How can gay women have babies?
Here are six expert tips for gay women who want to start a family of their own
By Practical Parenting team
October 17 2018
Find a sperm donor
“Finding a sperm donor isn’t always easy, but you may find you have a gay or indeed straight, single friend who is willing to help and you can then explore the Artificial Insemination or IVF,” says Dr Raewyn Teirney, a fertility specialist, gynaecologist and creator of the fertility kit Conceiveplease.
“If this is the case, it’s important that all parties involved in the conception of the child undergo a medical assessment and pre-natal medical testing, such as screening for STIs (Hepatitis B, Hepatitis C, Chlamydia, HIV, gonorrhoea and so on) and any vaccinations that may be required.” A pelvic ultrasound and testing of the fallopian tubes to check all is well with ‘the plumbing’ is advised too. The male friend also needs a check-up, with semen testing.
From there, it is possible that you may be able to use artificial Insemination (the old ‘turkey baster’ or ‘syringe’ method at home), but you will need to track your cycle precisely to work out when you are most fertile and likely to conceive
There may be legal consequences down the track here with custody issues, so it’s important that all parties are clear as to where they stand legally in terms of child custody and visitation rights. There are some excellent family lawyers that specialise in this area.
Get sperm from a reliable source
Forget buying sperm online. It’s not only illegal in Australia, but you risk getting contaminated or unhealthy sperm.
“IVF Australia has a dedicated, comprehensive and supportive donor sperm program where women can access sperm from donors who have had a thorough medical work up, genetic testing of over 500 genes and STIs testing- that has been thoroughly tested and is of great quality,” says Dr. Teirney. “I would suggest this is the safest and easiest way of sourcing sperm.”
It is important to note that the sperm donor has non-identifying information, but this identifying information will be made available to the conceived child when they reach 18 years.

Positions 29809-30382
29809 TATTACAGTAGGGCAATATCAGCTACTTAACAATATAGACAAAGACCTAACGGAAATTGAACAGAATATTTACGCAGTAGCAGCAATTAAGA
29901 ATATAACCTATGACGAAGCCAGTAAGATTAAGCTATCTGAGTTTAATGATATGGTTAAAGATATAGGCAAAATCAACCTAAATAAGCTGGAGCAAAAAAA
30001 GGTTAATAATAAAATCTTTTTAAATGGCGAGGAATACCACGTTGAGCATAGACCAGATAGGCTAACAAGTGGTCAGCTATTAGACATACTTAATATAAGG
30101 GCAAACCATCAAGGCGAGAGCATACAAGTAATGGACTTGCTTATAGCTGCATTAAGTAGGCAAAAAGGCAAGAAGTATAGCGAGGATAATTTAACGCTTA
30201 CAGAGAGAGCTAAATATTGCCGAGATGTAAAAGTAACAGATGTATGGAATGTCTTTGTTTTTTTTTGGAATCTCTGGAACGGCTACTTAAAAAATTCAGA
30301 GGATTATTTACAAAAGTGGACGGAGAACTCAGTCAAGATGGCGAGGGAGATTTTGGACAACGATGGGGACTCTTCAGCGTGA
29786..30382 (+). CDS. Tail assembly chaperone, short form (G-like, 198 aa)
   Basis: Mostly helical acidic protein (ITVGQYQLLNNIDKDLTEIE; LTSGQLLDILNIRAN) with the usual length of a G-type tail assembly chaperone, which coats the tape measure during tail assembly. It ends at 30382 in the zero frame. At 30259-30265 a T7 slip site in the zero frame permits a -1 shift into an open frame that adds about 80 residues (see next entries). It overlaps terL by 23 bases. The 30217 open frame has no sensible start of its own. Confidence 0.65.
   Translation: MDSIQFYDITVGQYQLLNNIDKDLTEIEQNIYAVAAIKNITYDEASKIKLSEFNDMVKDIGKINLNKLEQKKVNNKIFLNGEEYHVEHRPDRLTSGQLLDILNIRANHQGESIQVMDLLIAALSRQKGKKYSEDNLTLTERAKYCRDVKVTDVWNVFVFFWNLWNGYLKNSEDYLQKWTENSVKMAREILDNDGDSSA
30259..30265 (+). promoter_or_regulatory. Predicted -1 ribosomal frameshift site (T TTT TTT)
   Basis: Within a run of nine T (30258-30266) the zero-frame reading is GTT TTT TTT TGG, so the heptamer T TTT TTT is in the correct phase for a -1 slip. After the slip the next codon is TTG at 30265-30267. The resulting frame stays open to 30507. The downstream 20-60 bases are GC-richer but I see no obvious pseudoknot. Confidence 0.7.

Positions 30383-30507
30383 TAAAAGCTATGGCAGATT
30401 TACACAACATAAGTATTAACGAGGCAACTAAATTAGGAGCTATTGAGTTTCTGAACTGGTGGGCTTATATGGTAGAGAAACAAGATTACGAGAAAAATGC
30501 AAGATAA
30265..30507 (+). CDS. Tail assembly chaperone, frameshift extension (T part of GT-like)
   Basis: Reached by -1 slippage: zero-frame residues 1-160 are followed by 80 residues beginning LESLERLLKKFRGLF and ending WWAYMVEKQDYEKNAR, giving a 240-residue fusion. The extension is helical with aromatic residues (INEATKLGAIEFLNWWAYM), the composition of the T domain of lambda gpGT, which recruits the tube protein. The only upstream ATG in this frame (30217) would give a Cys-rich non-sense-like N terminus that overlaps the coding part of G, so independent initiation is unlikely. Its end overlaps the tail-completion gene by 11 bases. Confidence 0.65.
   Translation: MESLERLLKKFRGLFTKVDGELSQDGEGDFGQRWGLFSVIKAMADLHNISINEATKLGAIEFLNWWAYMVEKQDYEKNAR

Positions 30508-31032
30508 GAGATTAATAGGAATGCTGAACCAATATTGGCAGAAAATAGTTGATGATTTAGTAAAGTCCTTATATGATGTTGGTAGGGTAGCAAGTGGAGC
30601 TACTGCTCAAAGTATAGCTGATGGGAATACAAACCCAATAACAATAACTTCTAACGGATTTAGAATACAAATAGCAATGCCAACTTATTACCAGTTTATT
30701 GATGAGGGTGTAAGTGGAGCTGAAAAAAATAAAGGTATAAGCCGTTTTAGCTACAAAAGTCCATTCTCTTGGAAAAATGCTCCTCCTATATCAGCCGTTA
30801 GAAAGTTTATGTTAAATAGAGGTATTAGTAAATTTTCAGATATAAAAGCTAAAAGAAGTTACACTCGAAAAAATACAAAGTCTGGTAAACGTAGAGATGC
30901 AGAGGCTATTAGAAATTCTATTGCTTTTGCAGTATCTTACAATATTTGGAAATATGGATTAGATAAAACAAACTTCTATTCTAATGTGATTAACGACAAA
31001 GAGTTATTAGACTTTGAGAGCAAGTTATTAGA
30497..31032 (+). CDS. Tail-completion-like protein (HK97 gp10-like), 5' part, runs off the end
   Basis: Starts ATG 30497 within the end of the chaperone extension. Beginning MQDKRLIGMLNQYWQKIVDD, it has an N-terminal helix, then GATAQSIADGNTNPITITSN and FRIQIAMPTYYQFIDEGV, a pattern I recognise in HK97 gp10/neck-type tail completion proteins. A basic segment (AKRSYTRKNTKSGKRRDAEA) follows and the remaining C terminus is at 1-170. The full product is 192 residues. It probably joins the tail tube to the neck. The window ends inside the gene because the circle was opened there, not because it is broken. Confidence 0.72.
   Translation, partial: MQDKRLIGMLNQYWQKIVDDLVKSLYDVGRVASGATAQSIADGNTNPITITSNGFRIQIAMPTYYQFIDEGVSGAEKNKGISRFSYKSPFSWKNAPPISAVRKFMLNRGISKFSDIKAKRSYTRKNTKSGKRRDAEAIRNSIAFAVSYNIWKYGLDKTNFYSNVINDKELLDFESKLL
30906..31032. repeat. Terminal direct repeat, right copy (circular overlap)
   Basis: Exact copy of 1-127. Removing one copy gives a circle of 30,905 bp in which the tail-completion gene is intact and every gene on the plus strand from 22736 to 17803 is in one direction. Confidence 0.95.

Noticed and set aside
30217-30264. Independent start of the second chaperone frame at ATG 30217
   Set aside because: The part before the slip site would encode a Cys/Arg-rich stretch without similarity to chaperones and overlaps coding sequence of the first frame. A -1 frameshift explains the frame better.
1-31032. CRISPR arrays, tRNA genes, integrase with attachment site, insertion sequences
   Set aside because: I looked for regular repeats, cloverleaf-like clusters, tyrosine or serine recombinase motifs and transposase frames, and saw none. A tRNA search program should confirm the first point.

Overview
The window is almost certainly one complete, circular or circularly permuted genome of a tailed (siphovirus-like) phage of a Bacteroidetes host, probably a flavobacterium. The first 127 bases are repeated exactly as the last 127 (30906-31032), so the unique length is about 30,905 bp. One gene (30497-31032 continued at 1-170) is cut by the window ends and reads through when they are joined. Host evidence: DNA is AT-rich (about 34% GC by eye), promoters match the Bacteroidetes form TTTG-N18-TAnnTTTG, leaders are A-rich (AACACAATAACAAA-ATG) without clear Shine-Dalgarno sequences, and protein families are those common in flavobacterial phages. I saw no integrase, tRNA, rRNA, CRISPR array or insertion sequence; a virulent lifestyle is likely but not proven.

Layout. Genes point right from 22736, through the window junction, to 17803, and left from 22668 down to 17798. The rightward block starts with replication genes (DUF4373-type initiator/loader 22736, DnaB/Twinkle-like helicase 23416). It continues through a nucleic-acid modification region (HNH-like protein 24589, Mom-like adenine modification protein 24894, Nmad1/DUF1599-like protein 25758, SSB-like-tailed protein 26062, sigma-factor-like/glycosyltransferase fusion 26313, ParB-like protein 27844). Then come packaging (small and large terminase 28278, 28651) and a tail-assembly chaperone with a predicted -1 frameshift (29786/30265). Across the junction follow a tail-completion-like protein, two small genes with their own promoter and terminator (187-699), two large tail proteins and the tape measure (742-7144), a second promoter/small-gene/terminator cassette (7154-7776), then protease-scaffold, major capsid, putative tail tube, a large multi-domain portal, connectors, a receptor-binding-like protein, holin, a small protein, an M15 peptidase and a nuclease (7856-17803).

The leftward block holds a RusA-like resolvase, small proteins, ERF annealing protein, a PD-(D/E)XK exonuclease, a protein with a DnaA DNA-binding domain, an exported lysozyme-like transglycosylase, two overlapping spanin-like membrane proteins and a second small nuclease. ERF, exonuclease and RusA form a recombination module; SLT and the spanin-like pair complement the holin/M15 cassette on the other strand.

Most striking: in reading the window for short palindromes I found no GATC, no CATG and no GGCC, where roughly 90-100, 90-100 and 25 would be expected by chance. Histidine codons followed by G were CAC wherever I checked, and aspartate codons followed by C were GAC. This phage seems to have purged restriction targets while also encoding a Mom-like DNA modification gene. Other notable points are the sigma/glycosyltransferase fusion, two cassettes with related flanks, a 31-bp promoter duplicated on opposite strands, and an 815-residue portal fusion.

It’s also worth noting here that when a man donates sperm and it is purchased via a legitimate donor program, he will have no legal access to the child until it turns 18, which does eliminate any grey areas of custody issues that could arise when going down the path of having a friend donate sperm.
“Once a sperm donor is chosen, this can be used for Intra-uterine insemination into the uterus or though Invitro-fertilisation,” says Dr. Teirney.
Decide who will provide the egg
Deciding which one of you will provide the egg that will become your child can be a difficult decision and sometimes fraught with emotion. When making this decision, it might be wise to speak with a highly qualified counsellor or psychologist who may be able to guide you in the right direction.
“In some cases, for health reasons, the decision may be taken out of the couple’s hands,” says Dr. Teirney. “Typically, though, we do find that each couple intent of becoming mums do have this kind of thing planned well in advance. We always advise them of course to consider the best possible health scenarios and chances of a successful pregnancy and birth when making this decision.”
Consider ‘egg swapping’
This is a beautiful way of creating your family and it involves extracting the egg from the woman who will be donating it, fertilising it and implanting it the womb of the other partner in the relationship. “It’s a very special way of them both sharing in that child and them really bonding as a family,” says Dr. Teirney. “We actually do this a lot at IVF Australia and it is a really beautiful, magical outcome.”
Track your cycle
Whether straight or gay, it is so important for all couples to be aware of tracking the cycle of the female who will be carrying the baby. Nobody knows your body better than you do, but even your body can surprise you, especially when you’re trying to become pregnant.
According to Dr. Teirney, “accurate techniques to track your most fertile window include monitoring basal body temperature, measuring changes in luteinising hormone levels in urine and observing for changes in cervical secretions.
“These techniques can help take the guesswork out of tracking your ovulation cycle, so you’re aware of when you are most likely to conceive. Couples who have a better understanding of their fertility window have a better chance of falling pregnant.”
Look at egg donation
In the unlikely, but not always uncommon, event that both women in the relationship are unable to provide a viable egg, there is always the option of egg donation. IVF Australia has a specialist team that can help facilitate this.